Do you have a story you want to develop as a comic book script? You might think the writing process would be the same as scripting movies, television, or plays, but the medium has very unique needs. Here are suggestions on how to make your story work as a sequential art narrative, as well as pitfalls to avoid.
Don’t put too many panels on a page (or too few, either)
Scripts are traditionally broken down by the page and by the panel (e.g. PAGE 3, PANEL 4:). Generally, one comic page has between five and nine panels per page (although one-panel “splashes” can be used to great effect). It’s important to keep in mind that the more panels there are on a page, the smaller they are going to have to be, and vice versa. If you need a wide, detailed establishing shot of a location, don’t put ten other panels on the page (unless that panel is huge, and the rest are tiny). Similarly, if the panel contains nothing but a man drinking a glass of water, you usually don’t need that panel to take up an entire page.
Make descriptions clear, but not overpowering
You won’t want the text you use to describe the action to the artist in a given panel to be confusing or open to misinterpretation, but you don’t want to stifle the artist, either. Oftentimes, an artist will come up with a more effective way to portray a panel’s worth of content that you might never have considered. The more you know and trust your artist, the more you should allow him or her to feel free to innovate.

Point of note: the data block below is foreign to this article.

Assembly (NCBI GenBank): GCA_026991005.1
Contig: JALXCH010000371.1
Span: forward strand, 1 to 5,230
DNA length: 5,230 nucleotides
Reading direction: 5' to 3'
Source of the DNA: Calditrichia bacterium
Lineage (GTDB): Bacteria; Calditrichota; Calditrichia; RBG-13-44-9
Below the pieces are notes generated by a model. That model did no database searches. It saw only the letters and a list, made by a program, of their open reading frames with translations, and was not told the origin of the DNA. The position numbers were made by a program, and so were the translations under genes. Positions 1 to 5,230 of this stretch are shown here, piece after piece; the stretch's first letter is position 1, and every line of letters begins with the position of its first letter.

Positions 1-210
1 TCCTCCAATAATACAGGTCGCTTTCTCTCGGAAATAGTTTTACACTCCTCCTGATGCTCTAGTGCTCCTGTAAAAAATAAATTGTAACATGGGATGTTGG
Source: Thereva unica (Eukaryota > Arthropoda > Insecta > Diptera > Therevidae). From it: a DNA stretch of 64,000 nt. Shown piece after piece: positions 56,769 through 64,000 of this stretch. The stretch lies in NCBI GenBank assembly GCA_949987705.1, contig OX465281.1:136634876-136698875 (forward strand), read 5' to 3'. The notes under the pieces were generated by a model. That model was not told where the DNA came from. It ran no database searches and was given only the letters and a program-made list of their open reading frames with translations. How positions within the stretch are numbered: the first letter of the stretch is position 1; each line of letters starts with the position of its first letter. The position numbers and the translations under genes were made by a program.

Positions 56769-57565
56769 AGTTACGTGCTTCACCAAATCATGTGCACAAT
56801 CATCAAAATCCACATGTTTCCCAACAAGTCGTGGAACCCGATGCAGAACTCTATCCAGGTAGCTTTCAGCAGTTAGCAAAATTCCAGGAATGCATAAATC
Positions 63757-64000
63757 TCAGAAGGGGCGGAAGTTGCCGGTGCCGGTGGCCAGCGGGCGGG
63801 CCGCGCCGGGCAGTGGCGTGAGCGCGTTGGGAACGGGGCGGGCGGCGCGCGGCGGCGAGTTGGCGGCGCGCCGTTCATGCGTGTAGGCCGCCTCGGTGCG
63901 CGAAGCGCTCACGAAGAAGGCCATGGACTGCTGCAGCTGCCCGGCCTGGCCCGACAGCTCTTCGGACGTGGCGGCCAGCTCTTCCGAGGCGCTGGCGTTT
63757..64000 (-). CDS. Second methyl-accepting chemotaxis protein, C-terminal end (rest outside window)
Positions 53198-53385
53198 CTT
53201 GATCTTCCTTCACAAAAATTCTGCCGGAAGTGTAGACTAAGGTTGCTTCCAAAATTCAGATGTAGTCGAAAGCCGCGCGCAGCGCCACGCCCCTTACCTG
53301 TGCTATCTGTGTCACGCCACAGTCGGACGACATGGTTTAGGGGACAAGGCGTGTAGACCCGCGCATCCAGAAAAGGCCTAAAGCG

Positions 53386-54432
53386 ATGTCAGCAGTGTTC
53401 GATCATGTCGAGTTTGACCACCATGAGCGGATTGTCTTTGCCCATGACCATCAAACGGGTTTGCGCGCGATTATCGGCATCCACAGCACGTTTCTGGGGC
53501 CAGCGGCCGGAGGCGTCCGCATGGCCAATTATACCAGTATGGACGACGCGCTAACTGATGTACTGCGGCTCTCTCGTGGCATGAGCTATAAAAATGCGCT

One panel equals one action
Many beginners often will use cinematic terms to describe action, but each comic panel is a frozen snapshot in time. Therefore, if you write “Character A walks across the room,” an artist can only SUGGEST movement, either with body language, motion lines, or some other means. Generally speaking, if a character needs to make two or more distinct actions (“Character A stands up and walks across the room”), each action needs to occur in a separate panel. (Of course, an artist could always draw multiple images like a multiple exposure on a camera, but this can make a panel look too busy if it’s not done well.) Likewise, there is no “camera” to move; if the point of view changes, it has to happen in a new panel.
Don’t cram your panels with dialogue
Remember that every word of dialogue you write subtracts space that could be devoted to art. If you’ve asked your artist to draw a meticulous scene of an apartment down to every dust bunny and old lampshade, you won’t want to cover that up with word balloons or captions. Don’t use ten words when three will do. If you need to write longer, break it up across multiple panels, but be aware that “talking head” scenes with no action can be boring (both to read and to draw). If you MUST get a longer speech or caption into one panel, instruct the artist to make the panel large, and suggest that he or she leave plenty of empty space around the figures where the words can go.
“Reverse engineer” a script
If these concepts still seem vague, take a look at a published comic book you think is well done and “reverse engineer” it into a script. Count how many panels it uses, how many words they’re able to effectively put into one panel, how you would describe the action in each panel, and so on. It will give you an idea of what a published comic book actually looks like at the script stage.
ABOUT THE AUTHOR
Justin Zyduck is the writer of The Adventures of Wyatt Earp in 2999. Read the comic online, get updates, and read more about comic books at http://wyattearp2999.blogspot.com.